The bottom line: Mandatory private arbitration as we know it today in the United States is indeed unjust, both because it is imposed by a single private party and because it is private. However, in rejecting mandatory private arbitration we must not endorse our current mode of public litigation as the only just form of dispute resolution. Rather, we must continue to search for an array of dispute resolution processes that, together, will best help us achieve justice.

(1.) The controversy surrounding mandatory arbitration begins with its name. Critics of the process feel comfortable labeling it "mandatory," "compelled," or even "cram down" arbitration. See, e.g., Carrie Menkel-Meadow, Do the "Haves" Come Out Ahead in Alternative Judicial Systems?: Repeat Players in ADR, 15 OHIO ST. J. ON DISP. RESOL. 19, 39 (1999) (using the term "cram-down arbitration"); David S. Schwartz, Enforcing Small Print to Protect Big Business: Employee and Consumer Rights Claims in an Age of Compelled Arbitration, 1997 WIS. L. REV. 33 (using the term "compelled arbitration"); Jean R. Sternlight, Panacea or Corporate Tool?: Debunking the Supreme Court's Preference for Binding Arbitration, 74 WASH. U. L.Q. 637, 638 (1996) (using the term "mandatory arbitration"). In contrast, defenders suggest this nomenclature is inappropriate and unfair. Such defenders urge that as consumers always have the option to refuse the services or products connected to binding arbitration, such arbitration is not mandatory at all. See, e.g., Elizabeth Hill, Due Process at Low Cost: An Empirical Study of Employment Arbitration Under the Auspices of the American Arbitration Association, 18 OHIO ST. J. ON DISP. RESOL. 777, 780 (2003) (using the term "promulgated arbitration"); Stephen J. Ware, Consumer Arbitration as Exceptional Consumer Law (With a Contractualist Reply to Carrington & Haagen), 29 MCGEORGE L. REV. 195,201 (1998) [hereinafter Ware, Consumer Arbitration as Exceptional Consumer Law] ("The consumer is free to put the pen down without signing the form. There is no duress in the typical 'adhesion' contract. A consumer who contracts in such circumstances does so voluntarily."); Stephen J. Ware, Contractual Arbitration, Mandatory Arbitration, and State Constitutional Jury-Trial Rights, 38 U.S.F. L. REV. 39, 43 (2003) ("I ask Professor Sternlight ... to stop calling contractual arbitration--mandatory arbitration.").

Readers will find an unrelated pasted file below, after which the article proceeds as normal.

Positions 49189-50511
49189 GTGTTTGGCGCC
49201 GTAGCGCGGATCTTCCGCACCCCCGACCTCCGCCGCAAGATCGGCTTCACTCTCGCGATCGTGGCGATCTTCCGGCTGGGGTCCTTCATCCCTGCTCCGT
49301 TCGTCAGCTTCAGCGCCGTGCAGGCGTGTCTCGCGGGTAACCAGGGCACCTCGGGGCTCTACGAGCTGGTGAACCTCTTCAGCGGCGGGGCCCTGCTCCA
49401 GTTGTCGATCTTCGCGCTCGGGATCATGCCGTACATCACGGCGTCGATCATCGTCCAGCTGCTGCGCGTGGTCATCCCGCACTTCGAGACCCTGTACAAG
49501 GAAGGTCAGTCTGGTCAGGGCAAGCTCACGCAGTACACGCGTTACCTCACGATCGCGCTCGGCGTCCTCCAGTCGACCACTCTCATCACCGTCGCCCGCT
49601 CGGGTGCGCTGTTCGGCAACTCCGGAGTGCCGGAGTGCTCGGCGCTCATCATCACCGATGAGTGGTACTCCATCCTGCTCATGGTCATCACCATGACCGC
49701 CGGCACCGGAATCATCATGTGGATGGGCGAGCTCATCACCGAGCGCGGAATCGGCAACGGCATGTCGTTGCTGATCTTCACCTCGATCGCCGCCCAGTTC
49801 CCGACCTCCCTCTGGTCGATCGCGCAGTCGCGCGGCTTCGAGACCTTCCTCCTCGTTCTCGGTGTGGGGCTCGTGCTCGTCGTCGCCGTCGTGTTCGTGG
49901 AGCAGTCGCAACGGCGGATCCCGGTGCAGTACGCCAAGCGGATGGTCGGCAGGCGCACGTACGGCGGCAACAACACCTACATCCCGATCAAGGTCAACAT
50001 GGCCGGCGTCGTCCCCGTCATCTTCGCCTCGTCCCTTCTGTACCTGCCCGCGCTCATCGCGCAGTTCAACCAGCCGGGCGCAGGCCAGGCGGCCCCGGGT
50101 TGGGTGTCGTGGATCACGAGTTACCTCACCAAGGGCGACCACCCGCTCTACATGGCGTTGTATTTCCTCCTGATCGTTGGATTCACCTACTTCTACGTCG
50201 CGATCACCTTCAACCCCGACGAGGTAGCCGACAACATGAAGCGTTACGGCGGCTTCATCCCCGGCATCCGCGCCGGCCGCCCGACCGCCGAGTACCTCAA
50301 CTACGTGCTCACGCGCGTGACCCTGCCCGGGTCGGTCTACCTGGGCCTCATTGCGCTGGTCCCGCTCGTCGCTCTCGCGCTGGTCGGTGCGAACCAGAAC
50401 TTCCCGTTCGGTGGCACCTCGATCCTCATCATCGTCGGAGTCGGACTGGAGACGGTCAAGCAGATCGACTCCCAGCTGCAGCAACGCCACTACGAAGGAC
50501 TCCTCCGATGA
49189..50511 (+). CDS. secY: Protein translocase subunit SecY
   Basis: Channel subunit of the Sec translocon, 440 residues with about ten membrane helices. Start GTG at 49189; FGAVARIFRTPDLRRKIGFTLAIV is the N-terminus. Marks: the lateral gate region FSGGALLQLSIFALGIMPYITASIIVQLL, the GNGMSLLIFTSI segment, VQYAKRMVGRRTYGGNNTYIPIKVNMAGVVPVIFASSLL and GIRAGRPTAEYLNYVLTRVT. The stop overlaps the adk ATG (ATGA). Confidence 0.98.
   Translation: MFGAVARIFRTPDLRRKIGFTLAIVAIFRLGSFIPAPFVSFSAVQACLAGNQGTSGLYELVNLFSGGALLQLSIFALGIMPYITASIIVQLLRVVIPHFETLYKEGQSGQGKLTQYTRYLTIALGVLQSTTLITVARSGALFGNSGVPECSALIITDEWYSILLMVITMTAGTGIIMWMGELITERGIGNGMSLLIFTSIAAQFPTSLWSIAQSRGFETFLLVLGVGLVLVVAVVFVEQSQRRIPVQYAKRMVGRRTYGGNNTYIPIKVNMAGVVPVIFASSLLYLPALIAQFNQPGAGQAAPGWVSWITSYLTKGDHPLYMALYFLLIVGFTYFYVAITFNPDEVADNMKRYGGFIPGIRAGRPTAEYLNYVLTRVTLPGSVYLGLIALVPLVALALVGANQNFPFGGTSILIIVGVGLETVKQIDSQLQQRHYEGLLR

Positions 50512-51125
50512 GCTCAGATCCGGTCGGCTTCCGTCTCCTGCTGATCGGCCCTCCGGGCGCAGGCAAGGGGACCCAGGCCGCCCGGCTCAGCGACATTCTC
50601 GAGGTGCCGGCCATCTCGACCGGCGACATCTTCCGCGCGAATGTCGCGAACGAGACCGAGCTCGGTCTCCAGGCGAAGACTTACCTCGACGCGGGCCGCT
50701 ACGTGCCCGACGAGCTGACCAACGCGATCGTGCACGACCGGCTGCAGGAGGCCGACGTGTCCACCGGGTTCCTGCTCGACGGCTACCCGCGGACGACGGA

In this author's view it makes no sense to dwell a great deal on the nomenclature, given the practical reality that consumers have little if any choice but to accept the arbitration provision mandated by the company. Even in those rare instances when a consumer has read and understood the arbitration clause being required by the company, she likely has little choice but to accept the clause. In many instances competitor companies will require the same or a similar clause. Even if a competitor existed that did not mandate arbitration, it likely would not be worth the consumer's time to conduct the extensive research necessary to identify the competitor. Thus, this Article will continue to call the process "mandatory" arbitration.